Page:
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ABOUT THE FAR END OF HAPPY:
The Far End of Happy is a powerful new novel based on author Kathryn Craft’s personal experience with a stand-off involving her husband. Here Craft delivers “real, raw emotion” (Library Journal) exploring a marriage unraveled by mental illness; and one man’s spiral towards a violent conclusion that tests the courage, love, and hope of the three women he leaves behind.
When the emotionally troubled Jeff engages police in a deadly stand-off, his wife, mother-in-law, and mother struggle to understand why the man they love has turned his back on the life they have given him, the one they all believe is still worth living.
“Framing the novel within a 12-hour period keeps the pages turning (Library Journal).” Narrating from the alternating perspectives of three women, whose lives will be forever altered by Jeff Farnham, gives an intimate look at the steps a woman will take to get the help her husband so urgently needs while desperately trying to keep her children safe.
My rating: 4 of 5 stars
I’m going to write this review beginning with a confession. When I began reading this book I had not read that it was based on a true life event. Would it have changed the way I felt about it? Perhaps.
Since I did not know until after I read this that it was based on experiences from the author, I am going to write the review as I would have if I had not learned that information, with one minor exception–I now know how the author managed to make the feelings of pain and uncertainty so real in this story, and I applaud her for putting into words what only time and reflection will allow us to examine.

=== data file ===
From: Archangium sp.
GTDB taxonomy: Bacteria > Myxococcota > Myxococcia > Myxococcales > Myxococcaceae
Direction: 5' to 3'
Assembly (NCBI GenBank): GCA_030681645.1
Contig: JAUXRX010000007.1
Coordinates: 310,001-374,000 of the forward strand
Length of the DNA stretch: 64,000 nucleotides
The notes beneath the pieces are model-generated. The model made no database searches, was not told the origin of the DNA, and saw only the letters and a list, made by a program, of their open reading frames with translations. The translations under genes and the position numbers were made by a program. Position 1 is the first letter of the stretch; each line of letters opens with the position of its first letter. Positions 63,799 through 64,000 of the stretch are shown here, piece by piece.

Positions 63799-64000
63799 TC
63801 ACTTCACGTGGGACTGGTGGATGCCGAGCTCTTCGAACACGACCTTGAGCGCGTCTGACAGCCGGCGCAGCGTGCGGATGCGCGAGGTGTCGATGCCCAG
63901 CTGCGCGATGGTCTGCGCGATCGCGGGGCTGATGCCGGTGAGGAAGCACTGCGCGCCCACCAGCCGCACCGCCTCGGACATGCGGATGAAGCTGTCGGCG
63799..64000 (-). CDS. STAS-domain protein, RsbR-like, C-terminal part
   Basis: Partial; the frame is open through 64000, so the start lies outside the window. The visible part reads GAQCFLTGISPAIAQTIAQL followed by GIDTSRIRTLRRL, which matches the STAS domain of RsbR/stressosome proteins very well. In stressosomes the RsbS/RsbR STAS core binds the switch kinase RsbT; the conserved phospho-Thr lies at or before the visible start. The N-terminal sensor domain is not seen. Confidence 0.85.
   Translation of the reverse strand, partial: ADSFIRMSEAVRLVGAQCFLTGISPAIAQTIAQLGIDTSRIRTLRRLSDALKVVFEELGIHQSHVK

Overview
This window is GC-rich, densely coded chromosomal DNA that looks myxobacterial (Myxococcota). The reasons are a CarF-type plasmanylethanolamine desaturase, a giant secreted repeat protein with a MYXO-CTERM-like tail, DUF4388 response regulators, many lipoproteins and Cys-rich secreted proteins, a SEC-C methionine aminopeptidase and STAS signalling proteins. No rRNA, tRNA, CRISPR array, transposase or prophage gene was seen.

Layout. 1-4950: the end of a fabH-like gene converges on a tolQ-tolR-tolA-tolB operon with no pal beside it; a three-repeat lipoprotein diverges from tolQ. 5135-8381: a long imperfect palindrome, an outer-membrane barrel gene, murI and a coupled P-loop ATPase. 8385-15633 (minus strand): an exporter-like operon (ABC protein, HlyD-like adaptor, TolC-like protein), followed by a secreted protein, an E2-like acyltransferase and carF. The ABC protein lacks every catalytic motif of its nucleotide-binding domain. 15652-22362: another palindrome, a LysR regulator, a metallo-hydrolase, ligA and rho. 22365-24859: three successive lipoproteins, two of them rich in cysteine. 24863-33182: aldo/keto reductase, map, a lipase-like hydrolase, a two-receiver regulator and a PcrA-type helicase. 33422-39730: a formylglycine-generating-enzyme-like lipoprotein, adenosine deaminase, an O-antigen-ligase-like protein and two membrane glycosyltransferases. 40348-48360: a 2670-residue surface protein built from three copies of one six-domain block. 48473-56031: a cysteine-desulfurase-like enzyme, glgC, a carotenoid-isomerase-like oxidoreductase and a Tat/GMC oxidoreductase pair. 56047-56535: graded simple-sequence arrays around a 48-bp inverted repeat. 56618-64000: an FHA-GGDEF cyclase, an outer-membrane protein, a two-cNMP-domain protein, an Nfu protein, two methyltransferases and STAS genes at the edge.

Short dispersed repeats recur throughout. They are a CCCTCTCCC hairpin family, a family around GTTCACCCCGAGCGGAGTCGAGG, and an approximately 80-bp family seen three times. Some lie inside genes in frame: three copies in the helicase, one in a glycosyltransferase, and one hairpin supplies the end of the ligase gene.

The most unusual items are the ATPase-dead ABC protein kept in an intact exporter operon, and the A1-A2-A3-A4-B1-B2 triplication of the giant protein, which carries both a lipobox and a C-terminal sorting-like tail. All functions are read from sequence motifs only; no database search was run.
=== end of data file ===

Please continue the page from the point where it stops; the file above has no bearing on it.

Now on to the review.
This is a powerful, painful, shocking, realistic and at times difficult to keep reading piece of literature. The author really knows how to express the pain that suicide and mental health issues, especially depression, inflict on the family members around the victim.
The thoughtful prose and highly quotable phrases in this novel are not few and far between. This is a book that will make you wonder how lucky you are to be you in this moment, make you think about the people you know ho have not been so lucky and make you realise that your problems may be small in comparison.
This isn’t a book that I would recommend to everyone. Although I do not see this as a selfish attempt from the author, but more part of a healing process for herself and her family, I also think that it is a highly personal sort of story. It is intense and as stated above, emotionally difficult.
It was a hell of a book, for the better or worse.
This review is based on a complimentary copy from the publisher and provided through Netgalley. All opinions are my own.
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